Europe needs to reshape its agricultural sector, the European Environmental Agency (EEA) warned on Wednesday, as climate change could halve production of cereals in southern Europe pushing food prices higher.
Extreme weather events such as the heatwaves Europe experienced this summer have resulted in huge economic losses for farmers in the European Union which look set to continue, the EEA report states.
"New records are being set around the world due to climate change and the adverse effects of this change are already affecting agricultural production in Europe, especially in the south," EEA Executive Director Hans Bruyninckx said in a new report.
Projections using a high-end emission scenario estimate that yields of crops like wheat, corn and sugar beet could decrease by up to 50% in southern Europe by 2050.
This would result in a substantial loss of income for farmers in the affected areas and also lead to a massive 80% decrease in the value of farmland by 2100.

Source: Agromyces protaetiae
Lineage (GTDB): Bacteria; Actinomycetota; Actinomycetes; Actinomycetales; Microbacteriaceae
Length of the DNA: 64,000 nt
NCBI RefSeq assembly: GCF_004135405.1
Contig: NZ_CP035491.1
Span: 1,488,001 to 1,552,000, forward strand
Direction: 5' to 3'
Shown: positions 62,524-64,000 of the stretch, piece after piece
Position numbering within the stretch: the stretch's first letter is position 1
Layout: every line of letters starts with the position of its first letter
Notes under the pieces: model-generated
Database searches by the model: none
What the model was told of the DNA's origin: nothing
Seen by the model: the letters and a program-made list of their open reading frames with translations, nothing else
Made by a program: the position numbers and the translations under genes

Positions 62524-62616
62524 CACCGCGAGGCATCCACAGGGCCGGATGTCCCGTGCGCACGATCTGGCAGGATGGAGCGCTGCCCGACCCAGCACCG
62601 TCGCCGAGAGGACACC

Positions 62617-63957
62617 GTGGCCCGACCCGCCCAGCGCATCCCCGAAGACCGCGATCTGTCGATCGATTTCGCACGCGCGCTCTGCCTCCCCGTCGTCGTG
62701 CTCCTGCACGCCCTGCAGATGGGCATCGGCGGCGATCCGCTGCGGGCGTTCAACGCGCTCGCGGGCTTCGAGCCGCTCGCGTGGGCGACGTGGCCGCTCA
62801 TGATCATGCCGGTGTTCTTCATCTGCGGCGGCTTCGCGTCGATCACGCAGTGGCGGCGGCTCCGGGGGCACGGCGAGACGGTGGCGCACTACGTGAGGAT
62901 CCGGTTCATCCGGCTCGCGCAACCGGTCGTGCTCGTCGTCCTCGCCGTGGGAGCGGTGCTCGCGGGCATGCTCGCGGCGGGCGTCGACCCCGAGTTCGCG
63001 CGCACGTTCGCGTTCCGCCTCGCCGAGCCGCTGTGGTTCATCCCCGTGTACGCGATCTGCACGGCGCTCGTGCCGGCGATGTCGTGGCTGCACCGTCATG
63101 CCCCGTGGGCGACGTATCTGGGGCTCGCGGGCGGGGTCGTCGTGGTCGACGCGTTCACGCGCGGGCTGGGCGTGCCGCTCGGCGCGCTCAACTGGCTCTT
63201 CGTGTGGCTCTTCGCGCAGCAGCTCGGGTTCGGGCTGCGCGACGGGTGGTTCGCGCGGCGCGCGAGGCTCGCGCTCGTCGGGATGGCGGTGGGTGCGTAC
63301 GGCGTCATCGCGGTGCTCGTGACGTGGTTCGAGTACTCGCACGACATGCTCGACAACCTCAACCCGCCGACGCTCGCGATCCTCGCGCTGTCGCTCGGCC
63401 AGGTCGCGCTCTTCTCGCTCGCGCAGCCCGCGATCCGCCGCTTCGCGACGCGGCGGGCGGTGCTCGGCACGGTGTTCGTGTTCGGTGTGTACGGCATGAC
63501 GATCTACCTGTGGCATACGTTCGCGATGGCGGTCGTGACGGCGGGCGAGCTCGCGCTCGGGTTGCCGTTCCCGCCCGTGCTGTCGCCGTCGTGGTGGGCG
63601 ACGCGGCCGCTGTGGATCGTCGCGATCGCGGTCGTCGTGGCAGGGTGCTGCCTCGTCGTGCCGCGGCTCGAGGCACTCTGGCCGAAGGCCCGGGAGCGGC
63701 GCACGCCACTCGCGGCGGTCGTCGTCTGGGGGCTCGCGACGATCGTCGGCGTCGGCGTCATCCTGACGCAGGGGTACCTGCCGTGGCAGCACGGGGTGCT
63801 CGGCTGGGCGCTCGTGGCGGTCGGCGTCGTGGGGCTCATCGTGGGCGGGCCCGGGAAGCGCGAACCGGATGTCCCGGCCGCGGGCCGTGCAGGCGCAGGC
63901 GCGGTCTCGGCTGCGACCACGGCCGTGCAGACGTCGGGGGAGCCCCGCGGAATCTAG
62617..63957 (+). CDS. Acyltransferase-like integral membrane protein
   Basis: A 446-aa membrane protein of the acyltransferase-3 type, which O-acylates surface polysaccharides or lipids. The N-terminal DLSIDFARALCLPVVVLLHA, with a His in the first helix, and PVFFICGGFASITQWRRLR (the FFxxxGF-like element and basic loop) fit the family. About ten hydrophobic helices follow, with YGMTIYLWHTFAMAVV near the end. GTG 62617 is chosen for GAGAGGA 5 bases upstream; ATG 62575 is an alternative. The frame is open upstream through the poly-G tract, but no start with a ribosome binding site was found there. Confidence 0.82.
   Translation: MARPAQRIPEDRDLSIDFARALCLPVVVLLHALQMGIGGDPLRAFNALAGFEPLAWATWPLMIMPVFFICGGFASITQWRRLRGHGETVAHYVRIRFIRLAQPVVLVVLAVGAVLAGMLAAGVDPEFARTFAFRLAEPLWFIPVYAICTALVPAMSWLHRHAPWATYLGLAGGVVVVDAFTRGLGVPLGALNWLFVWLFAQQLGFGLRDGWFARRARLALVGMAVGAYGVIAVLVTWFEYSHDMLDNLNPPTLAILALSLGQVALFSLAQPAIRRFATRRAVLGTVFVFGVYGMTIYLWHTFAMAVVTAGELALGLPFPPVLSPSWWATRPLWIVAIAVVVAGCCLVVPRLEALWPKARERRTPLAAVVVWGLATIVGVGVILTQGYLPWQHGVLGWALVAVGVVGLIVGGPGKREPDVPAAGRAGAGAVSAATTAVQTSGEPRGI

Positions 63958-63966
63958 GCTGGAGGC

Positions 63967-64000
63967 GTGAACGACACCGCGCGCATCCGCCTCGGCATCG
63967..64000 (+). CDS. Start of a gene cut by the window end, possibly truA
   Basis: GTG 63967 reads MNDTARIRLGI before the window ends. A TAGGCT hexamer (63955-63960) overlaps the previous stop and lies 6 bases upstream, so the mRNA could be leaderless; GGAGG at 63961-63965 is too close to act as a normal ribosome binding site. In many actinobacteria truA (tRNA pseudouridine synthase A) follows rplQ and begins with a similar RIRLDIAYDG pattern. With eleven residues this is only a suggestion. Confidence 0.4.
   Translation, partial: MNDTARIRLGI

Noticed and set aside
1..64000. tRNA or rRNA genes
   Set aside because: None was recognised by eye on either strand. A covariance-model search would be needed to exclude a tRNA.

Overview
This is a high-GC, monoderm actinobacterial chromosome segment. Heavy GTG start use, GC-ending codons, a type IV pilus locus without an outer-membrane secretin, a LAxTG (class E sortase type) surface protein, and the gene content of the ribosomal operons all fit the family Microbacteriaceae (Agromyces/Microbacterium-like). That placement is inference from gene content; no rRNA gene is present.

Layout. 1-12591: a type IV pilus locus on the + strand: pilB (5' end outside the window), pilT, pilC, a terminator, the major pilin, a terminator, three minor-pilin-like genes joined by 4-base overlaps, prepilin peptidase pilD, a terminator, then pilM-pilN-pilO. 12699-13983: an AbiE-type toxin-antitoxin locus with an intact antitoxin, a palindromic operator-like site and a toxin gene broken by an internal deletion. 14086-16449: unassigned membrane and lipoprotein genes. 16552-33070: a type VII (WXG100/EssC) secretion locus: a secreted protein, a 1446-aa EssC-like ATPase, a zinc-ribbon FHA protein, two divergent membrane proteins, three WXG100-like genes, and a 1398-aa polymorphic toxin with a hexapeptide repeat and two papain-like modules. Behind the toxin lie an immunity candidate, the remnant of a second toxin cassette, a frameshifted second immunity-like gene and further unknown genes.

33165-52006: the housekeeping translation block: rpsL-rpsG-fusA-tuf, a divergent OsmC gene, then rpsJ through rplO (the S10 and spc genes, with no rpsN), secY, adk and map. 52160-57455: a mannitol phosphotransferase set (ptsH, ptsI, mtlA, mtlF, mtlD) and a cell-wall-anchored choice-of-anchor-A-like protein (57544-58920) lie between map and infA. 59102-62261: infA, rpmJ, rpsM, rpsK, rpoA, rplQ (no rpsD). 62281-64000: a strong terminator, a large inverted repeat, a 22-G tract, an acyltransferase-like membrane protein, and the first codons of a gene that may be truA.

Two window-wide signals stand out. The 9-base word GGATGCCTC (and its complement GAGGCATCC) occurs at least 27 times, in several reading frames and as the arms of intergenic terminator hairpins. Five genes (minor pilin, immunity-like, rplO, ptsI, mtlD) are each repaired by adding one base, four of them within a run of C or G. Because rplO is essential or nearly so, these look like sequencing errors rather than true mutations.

The loss of food production will be somewhat, but not completely, offset by longer growing seasons in the north of the continent, the report says, adding that "while food security is not under threat in the EU, increased food demand worldwide could exert pressure on food prices in the coming decades."
The report highlights that most of the EEA member countries already have national adaptation strategies in place but stresses that they are rarely implemented at farm level due to a lack of financing, access to know-how and policy support to adapt.
It calls for the bloc to introduce adapted crops, improved irrigation techniques and precision farming — enabled by drone and satellite technology.
The agricultural sector accounts for 10% of all greenhouse gases in the EU and these techniques should work towards reducing that number but more will need to be done in particular at the consumer level, the EEA flags.
"Consumer behaviour will also need to change. Changing diets, like eating less meat and reducing food waste would contribute to additional reductions," it writes.